leak, and the purchaser was instructed to have said engine repaired by Cummins Diesel Metropolitan in Newark, New Jersey, which also was an independent distributor affiliated with Cummins Indiana. Springer, the purchaser, was reimbursed by "Michigan" for the repairs performed by Metropolitan. Subsequently, the purchaser was involved in an accident on the New Jersey Turnpike. Springer and the three Cummins defendants were sued as a result of the accident. Service upon "Michigan" and "Indiana" was effected by service on Metropolitan under R.R. 4:4-4(d) and also by registered mail on the Cummins defendants. The court found both "Michigan" and "Indiana" were subject to suit in New Jersey and, therefore, service by registered mail was effective.

The court, looking at the realities of the situation, said "Michigan," "Metropolitan" and "Indiana" were all integral parts of an economic network.

"We cannot disregard the economic realities of the situation exposed by the record in this case. Indiana and its distributors form one, cohesive economic unit. In the pursuit of business profits and their general economic well-being they are all concerned with the successful selling and servicing of Indiana's products, but for whose existence neither the mother company nor its distributors would have any reason for being." (75 N.J. Super. , at p. 569)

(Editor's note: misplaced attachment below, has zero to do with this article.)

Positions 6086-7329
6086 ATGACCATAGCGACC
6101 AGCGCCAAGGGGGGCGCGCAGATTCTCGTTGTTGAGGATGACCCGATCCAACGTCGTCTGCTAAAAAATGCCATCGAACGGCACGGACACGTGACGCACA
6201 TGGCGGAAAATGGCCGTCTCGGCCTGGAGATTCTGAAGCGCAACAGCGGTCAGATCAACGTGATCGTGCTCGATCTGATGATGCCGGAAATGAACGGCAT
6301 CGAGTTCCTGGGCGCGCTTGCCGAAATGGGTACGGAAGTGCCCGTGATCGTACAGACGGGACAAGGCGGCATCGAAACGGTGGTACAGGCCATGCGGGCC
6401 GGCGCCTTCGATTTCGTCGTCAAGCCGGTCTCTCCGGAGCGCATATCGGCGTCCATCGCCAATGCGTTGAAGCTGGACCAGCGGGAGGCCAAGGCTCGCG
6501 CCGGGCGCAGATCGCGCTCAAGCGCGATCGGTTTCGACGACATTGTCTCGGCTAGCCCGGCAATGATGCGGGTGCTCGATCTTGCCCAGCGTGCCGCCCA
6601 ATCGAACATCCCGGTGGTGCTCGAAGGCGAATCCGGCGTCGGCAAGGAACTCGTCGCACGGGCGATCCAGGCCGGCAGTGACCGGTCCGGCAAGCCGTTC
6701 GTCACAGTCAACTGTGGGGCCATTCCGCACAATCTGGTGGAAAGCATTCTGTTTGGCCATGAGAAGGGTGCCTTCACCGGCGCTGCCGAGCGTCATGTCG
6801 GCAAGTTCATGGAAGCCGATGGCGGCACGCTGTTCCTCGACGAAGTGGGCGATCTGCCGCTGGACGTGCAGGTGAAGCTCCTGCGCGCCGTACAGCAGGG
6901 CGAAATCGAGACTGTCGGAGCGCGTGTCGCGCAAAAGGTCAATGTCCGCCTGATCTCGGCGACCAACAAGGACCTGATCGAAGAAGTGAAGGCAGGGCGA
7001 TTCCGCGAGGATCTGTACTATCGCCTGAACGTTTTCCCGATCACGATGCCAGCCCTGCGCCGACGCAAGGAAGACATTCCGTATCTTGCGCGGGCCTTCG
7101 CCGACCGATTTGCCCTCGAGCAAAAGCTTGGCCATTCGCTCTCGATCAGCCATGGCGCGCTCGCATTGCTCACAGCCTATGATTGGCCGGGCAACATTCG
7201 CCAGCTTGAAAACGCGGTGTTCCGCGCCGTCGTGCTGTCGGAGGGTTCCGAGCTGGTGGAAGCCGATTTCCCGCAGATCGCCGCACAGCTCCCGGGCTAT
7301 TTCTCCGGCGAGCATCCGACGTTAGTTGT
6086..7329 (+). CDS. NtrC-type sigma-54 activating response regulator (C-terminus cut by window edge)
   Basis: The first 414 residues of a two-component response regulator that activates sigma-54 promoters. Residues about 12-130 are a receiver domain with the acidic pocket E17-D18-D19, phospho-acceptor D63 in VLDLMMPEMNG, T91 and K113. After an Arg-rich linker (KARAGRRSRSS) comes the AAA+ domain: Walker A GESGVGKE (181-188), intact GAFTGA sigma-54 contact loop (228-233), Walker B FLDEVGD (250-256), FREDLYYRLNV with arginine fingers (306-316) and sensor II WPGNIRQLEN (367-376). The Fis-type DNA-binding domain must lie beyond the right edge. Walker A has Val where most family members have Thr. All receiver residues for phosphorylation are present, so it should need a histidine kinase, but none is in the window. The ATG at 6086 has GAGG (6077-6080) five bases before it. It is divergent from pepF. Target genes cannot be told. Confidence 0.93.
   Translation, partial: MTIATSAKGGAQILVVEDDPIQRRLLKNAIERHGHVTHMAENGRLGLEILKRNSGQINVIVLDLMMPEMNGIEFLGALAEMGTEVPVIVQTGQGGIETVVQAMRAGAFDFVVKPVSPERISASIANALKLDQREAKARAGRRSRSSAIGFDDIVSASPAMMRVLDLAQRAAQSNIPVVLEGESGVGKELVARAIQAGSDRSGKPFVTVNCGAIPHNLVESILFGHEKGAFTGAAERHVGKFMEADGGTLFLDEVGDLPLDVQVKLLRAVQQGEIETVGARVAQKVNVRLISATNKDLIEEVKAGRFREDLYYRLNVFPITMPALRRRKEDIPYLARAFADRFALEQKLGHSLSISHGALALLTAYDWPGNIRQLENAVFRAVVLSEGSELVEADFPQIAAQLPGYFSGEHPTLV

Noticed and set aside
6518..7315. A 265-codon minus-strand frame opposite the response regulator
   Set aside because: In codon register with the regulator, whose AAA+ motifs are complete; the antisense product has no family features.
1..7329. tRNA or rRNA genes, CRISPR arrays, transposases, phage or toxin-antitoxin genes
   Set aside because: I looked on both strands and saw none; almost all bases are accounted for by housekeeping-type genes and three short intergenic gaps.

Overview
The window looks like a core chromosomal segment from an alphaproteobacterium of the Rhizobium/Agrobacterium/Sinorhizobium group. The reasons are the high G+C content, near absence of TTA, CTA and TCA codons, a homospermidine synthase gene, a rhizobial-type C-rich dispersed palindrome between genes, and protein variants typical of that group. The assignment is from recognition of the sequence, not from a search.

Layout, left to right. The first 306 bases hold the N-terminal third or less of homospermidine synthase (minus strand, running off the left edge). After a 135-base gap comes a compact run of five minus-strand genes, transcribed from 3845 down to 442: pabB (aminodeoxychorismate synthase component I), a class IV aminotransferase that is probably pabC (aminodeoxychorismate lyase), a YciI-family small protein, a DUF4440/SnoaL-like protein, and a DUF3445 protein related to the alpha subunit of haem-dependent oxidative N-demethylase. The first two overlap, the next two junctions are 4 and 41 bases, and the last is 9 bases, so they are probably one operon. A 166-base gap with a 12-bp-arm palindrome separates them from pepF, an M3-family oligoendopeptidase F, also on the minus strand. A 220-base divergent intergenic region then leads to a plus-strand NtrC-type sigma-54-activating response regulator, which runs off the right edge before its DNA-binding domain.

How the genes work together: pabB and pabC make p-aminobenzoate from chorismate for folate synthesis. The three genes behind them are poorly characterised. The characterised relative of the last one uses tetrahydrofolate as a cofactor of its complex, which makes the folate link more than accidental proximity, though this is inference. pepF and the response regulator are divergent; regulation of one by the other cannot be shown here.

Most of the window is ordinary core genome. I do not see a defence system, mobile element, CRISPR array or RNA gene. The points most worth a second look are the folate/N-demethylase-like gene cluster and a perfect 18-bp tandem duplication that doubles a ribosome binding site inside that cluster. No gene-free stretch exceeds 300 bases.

Cases subsequent to Cannon in the federal courts have found jurisdiction to exist over a parent corporation by virtue of the subsidiary corporation's relationship with the forum state.

In Alfred Hofmann & Co. v. Karl Mayer Erste H. , 159 F. Supp. 77 (D.N.J. 1958), the court found that a New Jersey subsidiary's activities within the State were prima facie sufficient evidence to subject the parent German corporation to the jurisdiction of the court. The court found on the facts before it that the service was valid.

Likewise, in Intermountain Ford Tractor S. Co. v. Massey Ferguson Ltd. , 210 F. Supp. 930 (D. Utah 1962), certiorari denied 84 S. Ct. 1334 (1964), a Canadian corporation was held subject to jurisdiction in Utah because of its subsidiary's activities